this was a special treat for me. The Georgia Gazette has given me a sort of pseudo-pride of Georgia; every guest and topic on the show had a relation to Georgia.  Learning about popular historical figures like Blind Tom Wiggins or popular events like the National Grits Festival in Warwick gives me a great appreciation for where I live and the opportunities available to me here.  It has also given me a deeper and fuller appreciation for public broadcasting, something that had already been instilled in me.  In a time where everyone is flocking to Georgia for jobs, often displacing long-term Georgians, I remind myself that my brief time being here must be purposeful.  I hope to help make their history more accessible so that they can feel that true sense of pride they deserve.  With the Georgia Gazette, I hope I did just that–even if it was just a little bit.

 

Written by Riley Griffin, PBPF Summer 2018 Cohort

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About PBPF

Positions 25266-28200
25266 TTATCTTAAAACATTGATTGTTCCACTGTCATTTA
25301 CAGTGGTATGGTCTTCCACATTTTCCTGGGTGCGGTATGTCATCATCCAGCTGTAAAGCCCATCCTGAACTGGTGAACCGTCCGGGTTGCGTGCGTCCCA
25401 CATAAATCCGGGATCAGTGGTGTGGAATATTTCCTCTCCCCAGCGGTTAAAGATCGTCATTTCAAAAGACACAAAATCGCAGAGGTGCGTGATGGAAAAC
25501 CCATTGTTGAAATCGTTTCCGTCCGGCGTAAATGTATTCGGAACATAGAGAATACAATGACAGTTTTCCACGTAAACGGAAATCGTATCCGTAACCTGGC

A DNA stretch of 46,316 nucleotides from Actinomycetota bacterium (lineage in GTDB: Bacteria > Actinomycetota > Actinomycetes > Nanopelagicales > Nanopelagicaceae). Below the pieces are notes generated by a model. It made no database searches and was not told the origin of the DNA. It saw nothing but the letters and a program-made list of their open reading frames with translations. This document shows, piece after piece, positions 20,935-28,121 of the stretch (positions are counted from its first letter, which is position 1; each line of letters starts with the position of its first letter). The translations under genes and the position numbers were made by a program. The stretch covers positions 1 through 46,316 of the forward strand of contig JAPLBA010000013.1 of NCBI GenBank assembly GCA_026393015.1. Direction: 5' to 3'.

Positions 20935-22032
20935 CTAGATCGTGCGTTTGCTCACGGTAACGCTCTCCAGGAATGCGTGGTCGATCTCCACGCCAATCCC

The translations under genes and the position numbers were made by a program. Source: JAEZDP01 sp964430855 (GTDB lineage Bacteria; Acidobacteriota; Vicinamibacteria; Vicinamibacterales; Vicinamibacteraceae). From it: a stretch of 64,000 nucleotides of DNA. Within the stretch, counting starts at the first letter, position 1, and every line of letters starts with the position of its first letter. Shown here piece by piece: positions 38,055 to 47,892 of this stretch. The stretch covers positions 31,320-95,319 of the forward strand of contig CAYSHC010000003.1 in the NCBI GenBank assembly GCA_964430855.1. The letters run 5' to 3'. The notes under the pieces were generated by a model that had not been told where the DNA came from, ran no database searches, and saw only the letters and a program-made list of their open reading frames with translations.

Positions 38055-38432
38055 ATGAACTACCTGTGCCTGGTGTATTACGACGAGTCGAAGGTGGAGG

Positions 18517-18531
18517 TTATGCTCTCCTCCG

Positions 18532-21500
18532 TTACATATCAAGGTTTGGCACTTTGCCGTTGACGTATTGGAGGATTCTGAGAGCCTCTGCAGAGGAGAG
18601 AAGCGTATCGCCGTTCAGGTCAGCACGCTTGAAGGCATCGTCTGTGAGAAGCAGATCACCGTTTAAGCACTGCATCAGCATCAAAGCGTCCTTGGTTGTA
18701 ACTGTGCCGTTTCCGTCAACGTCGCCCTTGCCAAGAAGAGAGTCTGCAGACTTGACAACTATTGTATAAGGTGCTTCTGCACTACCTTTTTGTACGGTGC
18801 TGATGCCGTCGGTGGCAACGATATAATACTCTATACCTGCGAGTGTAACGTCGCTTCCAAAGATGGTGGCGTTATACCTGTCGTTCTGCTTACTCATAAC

The Public Broadcasting Preservation Fellowship (PBPF), funded by the Institute of Museum and Library Services, supports ten graduate student fellows at University of North Carolina, San Jose State University, Clayton State University, University of Missouri, and University of Oklahoma in digitizing at-risk materials at public media organizations around the country. Host sites include the Center for Asian American Media, Georgia Public Broadcasting, WUNC, the Oklahoma Educational Television Authority, and KOPN Community Radio. Contents digitized by the fellows will be preserved in the American Archive of Public Broadcasting. The grant also supports participating universities in developing long-term programs around audiovisual preservation and ongoing partnerships with their local public media stations.